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Is there any medicine help climbing stairs

Discussion in 'General Treatment' started by Nemesis, Jun 8, 2017.

  1. Nemesis

    Nemesis

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    I have dysautonomia Orthostatic Intolerance
    I can't climb stairs it trigger Tachycardia, hypotension, fatigue then I lie down on bed for 3 - 4 hours if I climb stairs
    I Take inderal 10 mg
    imipramine
    Cinnarizine stugeron
    Minirin
    Is there anything else can I take to help climbing stairs
    Thanks
     
  2. Kati

    Kati Patient in training

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    Personally I avoid stairs as much as possible. If you have stairs at home, it may be best to get a stair lift and this would improve your quality of life greatly.

    Climbing stairs not only requires a responsive cardiovascular system, it requires energy that us patients with ME do not have.

    One tip though, is if you cannot go around your set of stairs, it may help to take a break and sit halfway up, for a few minutes, then climb the second half.

    There are no miracle medication or supplement for this. We desperately need treatments.
     
    Last edited: Jun 8, 2017
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  3. Gingergrrl

    Gingergrrl Senior Member

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    I have not been able to climb stairs since the end of 2014 due to dysautonomia/POTS, breathing and muscle weakness. I can now climb one stair with zero issues and for about two years a single stair gave me severe dyspnea and often angina. In my case, the only difference was many months of IVIG. I am hoping with additional treatments that I can climb more than one stair.

    But at present even the one stair is amazing b/c I can get out of car (as passenger) and step up onto the curb to wheelchair without assistance or any negative symptoms and I could not do this prior to IVIG. Luckily my apt is all one level and my bldg has two elevators but if I had stairs in my home, I would have to get a stair lift as Kati mentioned above. I literally dream of the day that I can climb stairs again.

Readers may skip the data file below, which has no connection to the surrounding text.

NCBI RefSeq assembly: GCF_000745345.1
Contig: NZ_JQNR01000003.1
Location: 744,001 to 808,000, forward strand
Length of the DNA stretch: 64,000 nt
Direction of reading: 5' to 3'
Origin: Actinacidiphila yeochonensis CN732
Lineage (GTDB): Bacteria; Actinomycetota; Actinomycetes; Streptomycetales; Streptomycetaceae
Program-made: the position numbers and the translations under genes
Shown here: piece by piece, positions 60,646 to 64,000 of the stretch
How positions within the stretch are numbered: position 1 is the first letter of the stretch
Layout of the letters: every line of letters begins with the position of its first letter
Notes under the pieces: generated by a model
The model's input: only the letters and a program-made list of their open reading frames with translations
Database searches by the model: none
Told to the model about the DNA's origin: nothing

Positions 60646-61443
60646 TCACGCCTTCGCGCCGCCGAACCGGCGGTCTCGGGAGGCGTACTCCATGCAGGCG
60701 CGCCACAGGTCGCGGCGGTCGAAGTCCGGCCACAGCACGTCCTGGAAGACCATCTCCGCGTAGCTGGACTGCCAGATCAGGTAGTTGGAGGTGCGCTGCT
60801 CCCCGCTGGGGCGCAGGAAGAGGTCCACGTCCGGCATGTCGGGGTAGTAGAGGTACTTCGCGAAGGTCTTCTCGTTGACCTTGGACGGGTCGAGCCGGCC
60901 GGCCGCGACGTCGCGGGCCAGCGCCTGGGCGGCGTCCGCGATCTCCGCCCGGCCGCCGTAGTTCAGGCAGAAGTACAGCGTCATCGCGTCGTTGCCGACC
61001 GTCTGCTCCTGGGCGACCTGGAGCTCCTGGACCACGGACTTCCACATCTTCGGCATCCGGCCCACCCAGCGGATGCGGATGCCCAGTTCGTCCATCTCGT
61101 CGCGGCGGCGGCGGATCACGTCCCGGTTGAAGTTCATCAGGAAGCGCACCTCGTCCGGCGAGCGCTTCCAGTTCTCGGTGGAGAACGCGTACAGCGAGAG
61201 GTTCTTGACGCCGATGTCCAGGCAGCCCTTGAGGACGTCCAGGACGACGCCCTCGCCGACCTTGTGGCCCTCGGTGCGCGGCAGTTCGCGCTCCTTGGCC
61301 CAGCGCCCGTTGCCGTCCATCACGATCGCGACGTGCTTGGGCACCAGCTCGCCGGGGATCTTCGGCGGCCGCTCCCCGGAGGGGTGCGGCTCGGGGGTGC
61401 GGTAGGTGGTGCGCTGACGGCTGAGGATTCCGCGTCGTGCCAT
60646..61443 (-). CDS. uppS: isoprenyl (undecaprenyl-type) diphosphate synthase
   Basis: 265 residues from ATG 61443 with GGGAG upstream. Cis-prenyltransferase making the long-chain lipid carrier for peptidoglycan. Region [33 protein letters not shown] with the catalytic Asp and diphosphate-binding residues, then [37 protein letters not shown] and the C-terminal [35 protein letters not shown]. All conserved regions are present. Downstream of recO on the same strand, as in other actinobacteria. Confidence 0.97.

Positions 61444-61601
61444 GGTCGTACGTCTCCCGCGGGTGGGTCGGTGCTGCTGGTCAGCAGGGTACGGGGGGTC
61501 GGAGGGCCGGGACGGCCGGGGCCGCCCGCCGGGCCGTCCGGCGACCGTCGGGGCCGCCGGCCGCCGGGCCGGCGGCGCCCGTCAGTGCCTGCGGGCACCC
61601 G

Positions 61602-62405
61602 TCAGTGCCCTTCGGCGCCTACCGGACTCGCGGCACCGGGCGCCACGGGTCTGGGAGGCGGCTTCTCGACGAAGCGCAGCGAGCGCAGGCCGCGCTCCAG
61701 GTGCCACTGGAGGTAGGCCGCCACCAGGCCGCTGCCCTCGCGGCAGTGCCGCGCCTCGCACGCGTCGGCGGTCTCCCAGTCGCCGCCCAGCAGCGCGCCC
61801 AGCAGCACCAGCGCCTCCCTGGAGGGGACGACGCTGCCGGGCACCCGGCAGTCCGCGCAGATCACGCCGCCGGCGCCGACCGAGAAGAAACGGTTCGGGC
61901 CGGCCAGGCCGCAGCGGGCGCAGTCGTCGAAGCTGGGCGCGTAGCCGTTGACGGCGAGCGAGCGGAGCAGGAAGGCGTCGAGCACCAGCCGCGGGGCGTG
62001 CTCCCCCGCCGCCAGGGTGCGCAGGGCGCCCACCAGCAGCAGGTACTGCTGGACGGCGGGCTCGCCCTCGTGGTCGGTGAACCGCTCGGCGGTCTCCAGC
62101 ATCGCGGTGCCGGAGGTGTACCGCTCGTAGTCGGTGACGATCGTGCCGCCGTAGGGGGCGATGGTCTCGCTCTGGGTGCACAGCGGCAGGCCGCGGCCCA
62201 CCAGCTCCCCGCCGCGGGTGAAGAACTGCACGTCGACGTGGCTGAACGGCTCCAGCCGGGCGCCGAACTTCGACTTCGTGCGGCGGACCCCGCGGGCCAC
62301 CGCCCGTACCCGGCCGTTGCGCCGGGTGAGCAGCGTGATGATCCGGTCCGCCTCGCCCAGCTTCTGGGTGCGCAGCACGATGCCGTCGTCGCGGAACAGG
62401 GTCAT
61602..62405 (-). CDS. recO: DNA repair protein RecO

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  4. Valentijn

    Valentijn WE ARE KINA

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    I went one further: when we needed to move for the fiance to be closer to work, we bought a new house with a bedroom and shower room on the ground floor in addition to the normal bedrooms and a bathroom upstairs. I haven't gone up a flight of stairs in weeks - and that was at a doctor's request for before-and-after blood lactate measurements at a hospital :angel:

    At the old house, I spent a year or more sleeping on a small bed in the living room, because going upstairs made me too sick for too long. My fiance had to wash my hair in an inflatable shampoo pillow several times when I couldn't even get upstairs to the shower for a couple weeks or longer. If we'd stayed there, we would have gone for a stair lift as well.

    My advice is to get rid of the stair climbing, if you can, one way or the other. It's made a significant difference in my ability to function more day-to-day. I can almost always cook dinner now, feed the birds, do laundry (also downstairs, and raised up to a good height), clean and run the robot vacuum cleaner, sit up all day, etc. I think we tend to underestimate how badly stairs impact us, and avoiding them really can result in an improved quality of life.